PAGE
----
A shopkeeper outside the US-led coalition headquarters in Afghanistan was selling computer memory drives containing seemingly sensitive military data stolen from inside the base -- including the Social Security numbers of four US generals.
This shopkeeper was apparently not the only merchant in local bazaars trying to get some cash in exchange for hardware and software containing such files.
The discovery of the stolen computer devices has sparked an urgent US military probe for the source of the embarrassing security breach, which has led to disks with the personal letters and biographies of soldiers and lists of troops who completed nuclear, chemical and biological warfare training going on sale for US$20 to US$50.
Five military investigators, who were surrounded by heavily armed plainclothes US soldiers, searched many of the two-dozen rundown shops outside the sprawling base.
Asked if any disks had been found, one soldier, who declined to give his name, said: "We are looking. That's all I can say."
The shopkeeper, who spoke on condition of anonymity because of feared he might be arrested, said that he was not interested in the data stored on the memory sticks and was selling them for the value of the hardware.
"They were all stolen from offices inside the base by the Afghans working there," he said on Wednesday. "I get them all the time."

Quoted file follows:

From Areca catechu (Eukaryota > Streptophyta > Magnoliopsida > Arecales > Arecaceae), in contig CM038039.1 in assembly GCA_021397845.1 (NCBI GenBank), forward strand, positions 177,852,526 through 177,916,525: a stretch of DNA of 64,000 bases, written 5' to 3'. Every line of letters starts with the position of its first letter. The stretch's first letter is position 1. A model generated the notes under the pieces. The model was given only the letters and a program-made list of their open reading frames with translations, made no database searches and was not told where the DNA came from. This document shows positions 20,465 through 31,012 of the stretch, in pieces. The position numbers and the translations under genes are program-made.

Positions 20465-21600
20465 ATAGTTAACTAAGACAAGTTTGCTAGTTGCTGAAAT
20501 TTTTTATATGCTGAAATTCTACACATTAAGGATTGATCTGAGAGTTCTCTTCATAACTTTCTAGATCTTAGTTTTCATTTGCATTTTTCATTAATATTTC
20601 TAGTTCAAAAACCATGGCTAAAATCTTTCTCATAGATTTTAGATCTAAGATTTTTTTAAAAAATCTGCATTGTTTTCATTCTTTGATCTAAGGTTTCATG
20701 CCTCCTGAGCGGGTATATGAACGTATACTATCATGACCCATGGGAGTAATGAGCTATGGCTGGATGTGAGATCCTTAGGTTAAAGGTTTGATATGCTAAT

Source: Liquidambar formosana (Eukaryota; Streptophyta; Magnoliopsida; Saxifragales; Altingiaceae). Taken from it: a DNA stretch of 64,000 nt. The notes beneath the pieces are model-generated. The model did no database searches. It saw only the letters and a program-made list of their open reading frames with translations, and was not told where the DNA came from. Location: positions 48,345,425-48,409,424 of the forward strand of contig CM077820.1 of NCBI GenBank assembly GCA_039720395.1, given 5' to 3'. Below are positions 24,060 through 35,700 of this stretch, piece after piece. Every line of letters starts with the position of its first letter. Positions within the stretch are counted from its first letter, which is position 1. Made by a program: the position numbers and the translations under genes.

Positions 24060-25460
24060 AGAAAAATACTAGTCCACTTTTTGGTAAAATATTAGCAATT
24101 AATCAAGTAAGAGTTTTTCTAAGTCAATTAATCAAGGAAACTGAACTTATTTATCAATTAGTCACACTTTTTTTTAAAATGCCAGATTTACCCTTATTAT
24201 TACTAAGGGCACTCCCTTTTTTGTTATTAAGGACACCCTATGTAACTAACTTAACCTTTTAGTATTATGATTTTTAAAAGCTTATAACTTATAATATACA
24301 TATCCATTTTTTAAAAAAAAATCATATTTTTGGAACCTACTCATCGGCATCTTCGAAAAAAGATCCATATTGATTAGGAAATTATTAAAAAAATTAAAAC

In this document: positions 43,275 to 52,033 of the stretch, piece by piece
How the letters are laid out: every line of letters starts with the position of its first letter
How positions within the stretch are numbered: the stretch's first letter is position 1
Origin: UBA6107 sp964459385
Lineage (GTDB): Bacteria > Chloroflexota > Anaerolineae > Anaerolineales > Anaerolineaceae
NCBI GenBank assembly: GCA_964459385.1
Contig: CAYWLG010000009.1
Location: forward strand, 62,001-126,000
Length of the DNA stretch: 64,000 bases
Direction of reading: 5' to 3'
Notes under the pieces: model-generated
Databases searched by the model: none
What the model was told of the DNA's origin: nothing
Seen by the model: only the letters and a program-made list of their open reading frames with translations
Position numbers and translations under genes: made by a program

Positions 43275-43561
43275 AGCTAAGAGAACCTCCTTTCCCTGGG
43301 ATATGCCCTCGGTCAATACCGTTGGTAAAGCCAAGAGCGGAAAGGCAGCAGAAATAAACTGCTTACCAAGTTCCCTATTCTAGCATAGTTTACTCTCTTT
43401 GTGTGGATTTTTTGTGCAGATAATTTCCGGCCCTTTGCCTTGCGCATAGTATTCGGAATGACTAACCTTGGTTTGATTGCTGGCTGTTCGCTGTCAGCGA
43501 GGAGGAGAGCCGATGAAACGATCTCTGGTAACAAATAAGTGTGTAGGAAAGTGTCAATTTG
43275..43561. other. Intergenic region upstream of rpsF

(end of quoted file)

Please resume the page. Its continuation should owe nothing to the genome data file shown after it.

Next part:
Speaking by telephone yesterday, the shopkeeper said the military investigators hadn't returned, but he had removed some of the memory sticks in fear his shop may be raided.
About 2,000 Afghans are employed as cleaners, office staff and laborers at the Bagram base. Though they are searched coming in and out of the base, the flash drives are the size of a finger and can easily be concealed on a body.
The shopkeeper showed a reporter a bag of about 15 and allowed them to be reviewed on a laptop computer. Only four contained data. The rest did not work or were blank.
News of the breach was first reported by the Los Angeles Times on Monday.
The paper said its reporter saw files containing classified military assessments of enemy targets, names of corrupt Afghan officials and descriptions of US defenses.
US military spokesman Lieutenant Mike Cody said the military "has ordered an investigation into allegations that sensitive military items are being sold in local bazaars."
"Coalition officials regularly survey bazaars across Afghanistan for the presence of contraband materials, but thus far have not uncovered sensitive or classified items," he said.
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